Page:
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Newham Cllr for West Ham Ward, Vice Chair of Local Authority Pension Fund Forum, Pension trustee, Housing & Safety Practitioner.
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Wednesday, August 28, 2019
Brexit and suspending Parliament: What just happened? (in 100 & 500 words words from BBC)
From yesterday's BBC news which explains everything really well:
"In a dramatic move on Wednesday morning, Britain's new Prime Minister Johnson set in motion the suspension of the UK Parliament - which means MPs have much less time to debate Brexit, the process of the UK leaving the European Union.
Parliament is to be suspended for five weeks ahead of 31 October, the day the UK is due to leave the EU.
That's just nine weeks away.
People who want the UK to remain in the EU are calling it a coup - and even some in favour of Brexit have criticised the move.
Mr Johnson wants to start a new parliamentary session, with a fresh programme, from 14 October. Instead of a normal three-week autumn recess, parliament will now wrap up some time around 10 September.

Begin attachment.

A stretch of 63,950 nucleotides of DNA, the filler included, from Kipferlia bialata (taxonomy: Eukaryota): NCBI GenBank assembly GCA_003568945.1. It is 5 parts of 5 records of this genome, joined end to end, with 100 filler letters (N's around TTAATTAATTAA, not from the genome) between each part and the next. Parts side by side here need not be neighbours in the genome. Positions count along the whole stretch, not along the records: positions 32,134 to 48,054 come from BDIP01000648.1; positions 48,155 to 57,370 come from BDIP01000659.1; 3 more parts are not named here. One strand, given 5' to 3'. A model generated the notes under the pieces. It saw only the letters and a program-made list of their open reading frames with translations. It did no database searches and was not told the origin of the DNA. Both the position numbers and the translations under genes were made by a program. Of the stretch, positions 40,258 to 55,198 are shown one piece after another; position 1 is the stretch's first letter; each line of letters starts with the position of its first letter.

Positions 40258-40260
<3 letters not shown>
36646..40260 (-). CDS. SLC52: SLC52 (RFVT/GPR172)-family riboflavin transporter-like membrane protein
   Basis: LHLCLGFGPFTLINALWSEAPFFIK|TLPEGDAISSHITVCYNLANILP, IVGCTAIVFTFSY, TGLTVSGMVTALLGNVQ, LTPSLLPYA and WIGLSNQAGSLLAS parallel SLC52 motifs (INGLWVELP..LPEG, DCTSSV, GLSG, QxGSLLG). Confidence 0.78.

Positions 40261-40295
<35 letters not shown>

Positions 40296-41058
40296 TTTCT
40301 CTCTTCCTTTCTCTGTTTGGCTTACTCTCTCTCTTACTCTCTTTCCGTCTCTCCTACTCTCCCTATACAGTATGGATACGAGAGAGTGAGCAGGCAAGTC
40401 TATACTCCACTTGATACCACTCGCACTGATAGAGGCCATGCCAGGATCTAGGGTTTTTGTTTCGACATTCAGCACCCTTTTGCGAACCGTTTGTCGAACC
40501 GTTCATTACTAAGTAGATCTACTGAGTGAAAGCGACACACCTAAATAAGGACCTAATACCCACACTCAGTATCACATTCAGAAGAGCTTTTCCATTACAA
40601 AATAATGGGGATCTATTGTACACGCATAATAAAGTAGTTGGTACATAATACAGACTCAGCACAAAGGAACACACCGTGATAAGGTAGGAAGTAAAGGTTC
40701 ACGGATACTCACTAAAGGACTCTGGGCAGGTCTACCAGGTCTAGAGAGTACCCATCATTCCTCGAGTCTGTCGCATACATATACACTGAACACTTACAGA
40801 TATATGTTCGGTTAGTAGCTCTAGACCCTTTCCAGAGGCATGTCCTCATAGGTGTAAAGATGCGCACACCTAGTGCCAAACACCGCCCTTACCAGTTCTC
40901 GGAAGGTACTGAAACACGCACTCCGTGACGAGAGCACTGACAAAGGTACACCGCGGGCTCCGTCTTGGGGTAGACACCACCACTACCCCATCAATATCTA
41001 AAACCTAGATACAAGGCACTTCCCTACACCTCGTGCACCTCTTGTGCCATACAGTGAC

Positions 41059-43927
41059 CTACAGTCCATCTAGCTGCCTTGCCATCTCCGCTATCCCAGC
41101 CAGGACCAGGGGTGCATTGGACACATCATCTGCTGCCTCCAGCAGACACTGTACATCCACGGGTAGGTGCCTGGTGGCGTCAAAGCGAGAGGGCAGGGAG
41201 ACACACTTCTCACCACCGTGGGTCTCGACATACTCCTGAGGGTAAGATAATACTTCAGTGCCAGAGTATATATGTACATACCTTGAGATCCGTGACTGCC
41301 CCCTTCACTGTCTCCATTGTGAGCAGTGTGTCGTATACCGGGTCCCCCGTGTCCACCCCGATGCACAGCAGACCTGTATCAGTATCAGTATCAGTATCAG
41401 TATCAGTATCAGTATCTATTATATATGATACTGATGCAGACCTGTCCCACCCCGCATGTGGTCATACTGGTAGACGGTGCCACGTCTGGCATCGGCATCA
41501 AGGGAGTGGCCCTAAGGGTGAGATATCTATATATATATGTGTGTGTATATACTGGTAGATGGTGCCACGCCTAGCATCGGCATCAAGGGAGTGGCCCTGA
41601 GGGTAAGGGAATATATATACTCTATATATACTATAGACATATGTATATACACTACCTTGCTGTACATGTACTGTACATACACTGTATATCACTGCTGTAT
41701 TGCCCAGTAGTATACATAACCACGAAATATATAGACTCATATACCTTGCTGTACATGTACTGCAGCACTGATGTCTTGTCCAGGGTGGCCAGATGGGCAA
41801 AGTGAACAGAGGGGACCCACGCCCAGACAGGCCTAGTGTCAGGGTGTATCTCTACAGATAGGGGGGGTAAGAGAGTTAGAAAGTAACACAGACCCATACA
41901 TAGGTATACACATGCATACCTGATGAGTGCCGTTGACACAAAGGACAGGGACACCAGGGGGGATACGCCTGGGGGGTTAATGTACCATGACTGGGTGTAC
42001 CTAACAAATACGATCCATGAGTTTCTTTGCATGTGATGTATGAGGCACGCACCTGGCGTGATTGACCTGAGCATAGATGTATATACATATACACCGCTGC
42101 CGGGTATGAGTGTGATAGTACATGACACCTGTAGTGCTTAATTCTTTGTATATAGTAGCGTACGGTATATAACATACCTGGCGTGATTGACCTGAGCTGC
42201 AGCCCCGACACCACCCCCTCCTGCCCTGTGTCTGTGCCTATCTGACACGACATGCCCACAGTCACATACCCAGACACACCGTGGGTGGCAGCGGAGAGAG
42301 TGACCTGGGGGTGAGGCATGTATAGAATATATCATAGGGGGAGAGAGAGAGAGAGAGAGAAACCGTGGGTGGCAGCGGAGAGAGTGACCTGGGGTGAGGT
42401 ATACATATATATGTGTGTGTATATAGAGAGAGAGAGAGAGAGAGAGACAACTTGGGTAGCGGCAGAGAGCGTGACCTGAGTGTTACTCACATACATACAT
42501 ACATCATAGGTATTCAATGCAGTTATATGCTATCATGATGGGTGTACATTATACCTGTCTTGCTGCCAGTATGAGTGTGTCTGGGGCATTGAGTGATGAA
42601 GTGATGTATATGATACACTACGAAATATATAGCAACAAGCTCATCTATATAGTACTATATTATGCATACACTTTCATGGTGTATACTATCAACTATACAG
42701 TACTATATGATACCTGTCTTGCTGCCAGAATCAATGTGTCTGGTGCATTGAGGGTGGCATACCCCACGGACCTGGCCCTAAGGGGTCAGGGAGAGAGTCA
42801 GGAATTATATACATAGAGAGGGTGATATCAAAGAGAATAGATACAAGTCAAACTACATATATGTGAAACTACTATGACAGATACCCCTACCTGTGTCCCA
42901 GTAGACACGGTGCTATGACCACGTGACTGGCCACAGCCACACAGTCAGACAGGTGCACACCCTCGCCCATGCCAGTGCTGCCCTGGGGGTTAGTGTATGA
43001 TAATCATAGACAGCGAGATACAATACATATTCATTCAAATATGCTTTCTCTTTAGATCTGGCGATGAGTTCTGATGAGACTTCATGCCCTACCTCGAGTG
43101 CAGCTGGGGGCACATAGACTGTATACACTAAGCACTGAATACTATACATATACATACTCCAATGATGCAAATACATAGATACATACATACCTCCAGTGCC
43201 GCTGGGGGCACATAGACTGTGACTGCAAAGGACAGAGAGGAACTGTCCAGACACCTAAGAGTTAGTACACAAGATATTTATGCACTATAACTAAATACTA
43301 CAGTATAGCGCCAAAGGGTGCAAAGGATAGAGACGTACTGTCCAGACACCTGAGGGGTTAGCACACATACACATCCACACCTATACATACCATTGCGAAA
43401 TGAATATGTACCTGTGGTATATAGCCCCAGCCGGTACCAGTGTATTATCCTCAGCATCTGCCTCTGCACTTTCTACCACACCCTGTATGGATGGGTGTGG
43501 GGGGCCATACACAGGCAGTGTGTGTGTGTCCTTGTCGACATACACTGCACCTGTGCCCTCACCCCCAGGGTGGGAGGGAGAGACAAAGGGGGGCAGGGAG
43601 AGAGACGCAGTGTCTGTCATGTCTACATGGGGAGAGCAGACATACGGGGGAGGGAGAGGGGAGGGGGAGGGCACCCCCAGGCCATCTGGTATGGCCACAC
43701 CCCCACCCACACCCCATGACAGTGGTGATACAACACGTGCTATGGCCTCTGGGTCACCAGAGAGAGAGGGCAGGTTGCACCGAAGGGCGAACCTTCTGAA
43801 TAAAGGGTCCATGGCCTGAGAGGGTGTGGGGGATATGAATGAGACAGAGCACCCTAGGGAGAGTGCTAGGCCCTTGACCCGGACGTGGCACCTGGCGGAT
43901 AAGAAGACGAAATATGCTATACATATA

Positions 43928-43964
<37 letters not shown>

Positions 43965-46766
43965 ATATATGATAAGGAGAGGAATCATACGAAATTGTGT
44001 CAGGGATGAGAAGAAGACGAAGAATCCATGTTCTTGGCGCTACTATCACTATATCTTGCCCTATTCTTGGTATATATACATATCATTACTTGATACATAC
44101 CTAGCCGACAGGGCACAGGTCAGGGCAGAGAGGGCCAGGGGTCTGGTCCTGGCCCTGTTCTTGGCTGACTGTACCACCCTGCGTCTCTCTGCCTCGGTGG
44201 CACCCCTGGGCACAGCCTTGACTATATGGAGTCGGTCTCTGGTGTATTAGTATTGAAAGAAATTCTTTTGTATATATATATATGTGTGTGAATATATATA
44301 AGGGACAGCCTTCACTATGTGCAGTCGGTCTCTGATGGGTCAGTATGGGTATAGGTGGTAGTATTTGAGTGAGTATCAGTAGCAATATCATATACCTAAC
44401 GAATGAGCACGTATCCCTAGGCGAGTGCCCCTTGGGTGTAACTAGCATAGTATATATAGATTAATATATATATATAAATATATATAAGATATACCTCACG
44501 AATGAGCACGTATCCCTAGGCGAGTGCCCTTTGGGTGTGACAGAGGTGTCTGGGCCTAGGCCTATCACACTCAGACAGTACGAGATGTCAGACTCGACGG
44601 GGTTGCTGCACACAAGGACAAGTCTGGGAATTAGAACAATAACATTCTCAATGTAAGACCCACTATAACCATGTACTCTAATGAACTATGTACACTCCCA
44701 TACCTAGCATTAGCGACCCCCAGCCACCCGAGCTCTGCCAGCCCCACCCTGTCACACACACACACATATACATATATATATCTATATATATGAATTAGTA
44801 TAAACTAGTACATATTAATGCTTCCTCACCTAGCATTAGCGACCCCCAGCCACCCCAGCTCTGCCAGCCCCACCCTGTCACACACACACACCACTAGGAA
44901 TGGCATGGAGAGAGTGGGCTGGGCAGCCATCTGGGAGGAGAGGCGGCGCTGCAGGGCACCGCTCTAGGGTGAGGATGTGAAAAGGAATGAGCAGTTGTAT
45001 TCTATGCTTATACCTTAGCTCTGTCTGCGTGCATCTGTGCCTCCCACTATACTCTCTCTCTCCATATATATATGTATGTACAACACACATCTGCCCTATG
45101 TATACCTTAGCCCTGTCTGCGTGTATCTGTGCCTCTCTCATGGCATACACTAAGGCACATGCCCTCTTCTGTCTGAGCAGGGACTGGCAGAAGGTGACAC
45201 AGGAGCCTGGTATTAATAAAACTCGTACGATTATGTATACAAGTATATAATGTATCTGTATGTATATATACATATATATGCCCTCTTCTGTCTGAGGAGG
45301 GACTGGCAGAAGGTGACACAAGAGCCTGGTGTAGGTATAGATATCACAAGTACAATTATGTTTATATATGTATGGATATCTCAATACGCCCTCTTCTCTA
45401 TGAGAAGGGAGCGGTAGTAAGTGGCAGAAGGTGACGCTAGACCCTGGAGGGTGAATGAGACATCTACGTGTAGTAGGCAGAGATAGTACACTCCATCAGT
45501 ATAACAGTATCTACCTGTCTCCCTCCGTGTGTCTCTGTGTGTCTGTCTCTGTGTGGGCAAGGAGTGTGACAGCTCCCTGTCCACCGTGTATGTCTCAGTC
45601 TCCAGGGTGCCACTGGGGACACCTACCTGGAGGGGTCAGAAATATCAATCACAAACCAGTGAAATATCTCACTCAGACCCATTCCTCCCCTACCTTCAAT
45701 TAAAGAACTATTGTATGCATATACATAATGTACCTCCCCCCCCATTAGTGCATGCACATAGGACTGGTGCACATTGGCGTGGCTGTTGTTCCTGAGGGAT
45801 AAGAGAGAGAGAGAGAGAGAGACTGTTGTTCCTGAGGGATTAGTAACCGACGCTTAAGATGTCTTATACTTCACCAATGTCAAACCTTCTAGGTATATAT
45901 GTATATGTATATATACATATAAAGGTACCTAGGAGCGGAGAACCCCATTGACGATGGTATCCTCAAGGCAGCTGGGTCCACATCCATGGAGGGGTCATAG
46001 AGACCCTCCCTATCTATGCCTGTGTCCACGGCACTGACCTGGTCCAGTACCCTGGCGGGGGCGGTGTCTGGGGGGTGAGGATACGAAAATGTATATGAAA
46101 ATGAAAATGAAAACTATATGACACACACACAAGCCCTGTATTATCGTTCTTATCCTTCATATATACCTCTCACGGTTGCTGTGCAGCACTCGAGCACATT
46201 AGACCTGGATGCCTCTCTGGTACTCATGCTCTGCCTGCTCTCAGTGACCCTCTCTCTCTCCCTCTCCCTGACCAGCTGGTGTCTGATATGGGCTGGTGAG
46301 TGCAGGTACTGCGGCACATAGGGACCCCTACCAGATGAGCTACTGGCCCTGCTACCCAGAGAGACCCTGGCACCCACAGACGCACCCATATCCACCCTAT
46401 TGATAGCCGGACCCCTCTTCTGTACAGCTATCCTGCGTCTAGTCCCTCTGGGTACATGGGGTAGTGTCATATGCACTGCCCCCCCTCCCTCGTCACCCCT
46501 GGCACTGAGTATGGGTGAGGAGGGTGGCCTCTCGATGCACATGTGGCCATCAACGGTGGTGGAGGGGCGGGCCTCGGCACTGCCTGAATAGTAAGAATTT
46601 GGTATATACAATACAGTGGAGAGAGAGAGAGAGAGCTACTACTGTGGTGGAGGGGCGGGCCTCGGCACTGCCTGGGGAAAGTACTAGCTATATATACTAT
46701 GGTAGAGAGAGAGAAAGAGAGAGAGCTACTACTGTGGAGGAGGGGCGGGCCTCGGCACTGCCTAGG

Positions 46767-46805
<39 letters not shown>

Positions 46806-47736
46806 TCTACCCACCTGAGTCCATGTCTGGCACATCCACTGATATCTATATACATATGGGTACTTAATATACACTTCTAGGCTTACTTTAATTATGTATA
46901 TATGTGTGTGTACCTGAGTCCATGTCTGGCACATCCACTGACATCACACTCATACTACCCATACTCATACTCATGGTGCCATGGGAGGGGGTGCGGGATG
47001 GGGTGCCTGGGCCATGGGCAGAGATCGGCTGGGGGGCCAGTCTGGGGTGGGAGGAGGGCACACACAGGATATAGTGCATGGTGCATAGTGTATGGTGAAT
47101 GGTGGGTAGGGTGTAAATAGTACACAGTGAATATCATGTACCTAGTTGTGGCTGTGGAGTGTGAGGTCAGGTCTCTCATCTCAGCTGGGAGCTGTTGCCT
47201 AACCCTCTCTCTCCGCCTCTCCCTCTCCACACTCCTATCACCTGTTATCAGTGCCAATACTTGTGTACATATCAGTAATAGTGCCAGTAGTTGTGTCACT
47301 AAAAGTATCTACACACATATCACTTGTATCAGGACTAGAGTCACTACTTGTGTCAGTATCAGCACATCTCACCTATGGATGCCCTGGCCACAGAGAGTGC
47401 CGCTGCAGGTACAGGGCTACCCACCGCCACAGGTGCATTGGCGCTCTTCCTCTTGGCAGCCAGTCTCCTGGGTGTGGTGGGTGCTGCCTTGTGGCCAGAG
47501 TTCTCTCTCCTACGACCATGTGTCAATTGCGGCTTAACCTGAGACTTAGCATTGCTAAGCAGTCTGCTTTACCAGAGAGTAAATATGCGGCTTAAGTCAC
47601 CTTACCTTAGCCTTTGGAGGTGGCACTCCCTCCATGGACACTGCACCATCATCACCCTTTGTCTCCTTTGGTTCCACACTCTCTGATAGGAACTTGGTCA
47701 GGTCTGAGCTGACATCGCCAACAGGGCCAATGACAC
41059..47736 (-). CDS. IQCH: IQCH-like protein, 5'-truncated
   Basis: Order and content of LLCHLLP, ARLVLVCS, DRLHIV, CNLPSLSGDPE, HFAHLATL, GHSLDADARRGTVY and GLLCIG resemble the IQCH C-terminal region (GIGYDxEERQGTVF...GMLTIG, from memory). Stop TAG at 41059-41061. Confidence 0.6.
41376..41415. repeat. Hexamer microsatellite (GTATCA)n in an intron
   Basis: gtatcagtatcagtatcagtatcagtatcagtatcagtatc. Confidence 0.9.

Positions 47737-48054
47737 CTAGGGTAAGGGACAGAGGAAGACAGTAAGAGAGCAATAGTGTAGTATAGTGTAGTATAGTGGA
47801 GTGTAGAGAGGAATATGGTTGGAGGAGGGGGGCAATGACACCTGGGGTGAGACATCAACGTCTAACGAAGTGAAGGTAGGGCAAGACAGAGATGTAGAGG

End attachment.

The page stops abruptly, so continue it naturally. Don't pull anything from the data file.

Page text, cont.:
With so little time, MPs would find it difficult to stop the UK leaving the EU without a deal.
Wait, what just happened?
Parliament always stops work for a few weeks in the autumn. But this isn't a normal recess: Mr Johnson is cutting short the current parliamentary session at a critical time.
The UK was originally scheduled to leave the EU on 29 March. After Parliament rejected the deal negotiated with the EU three times, that deadline was extended. Departure day is now 31 October.
Mr Johnson, who was one of the key figures in the Leave campaign, has promised to complete Brexit "do or die" - with or without a deal.
However, most opposition members of Parliament (MPs) and many from the governing Conservative Party don't want to leave the EU without a deal. They fear it would damage the British economy, putting up prices and limiting access to the UK's biggest market.
They've threatened to bring legislation ruling out a no-deal Brexit. Failing that, they could also call a vote of no-confidence in the government.
Yes. It's what normally happens between the end of one session and the beginning of the next. However, the circumstances are unusual.
A legal challenge would be difficult, since the government isn't breaking any law. It's just using parliamentary procedure, as Mr Johnson tries to fulfil his campaign promise to get the UK out of the EU.
MPs could either go along with the suspension, with the risk of a no-deal Brexit, or they could trigger an election with a vote of no confidence in the government.
The Speaker of the House of Commons, John Bercow, has called the suspension a "constitutional outrage" designed to prevent MPs from debating Brexit.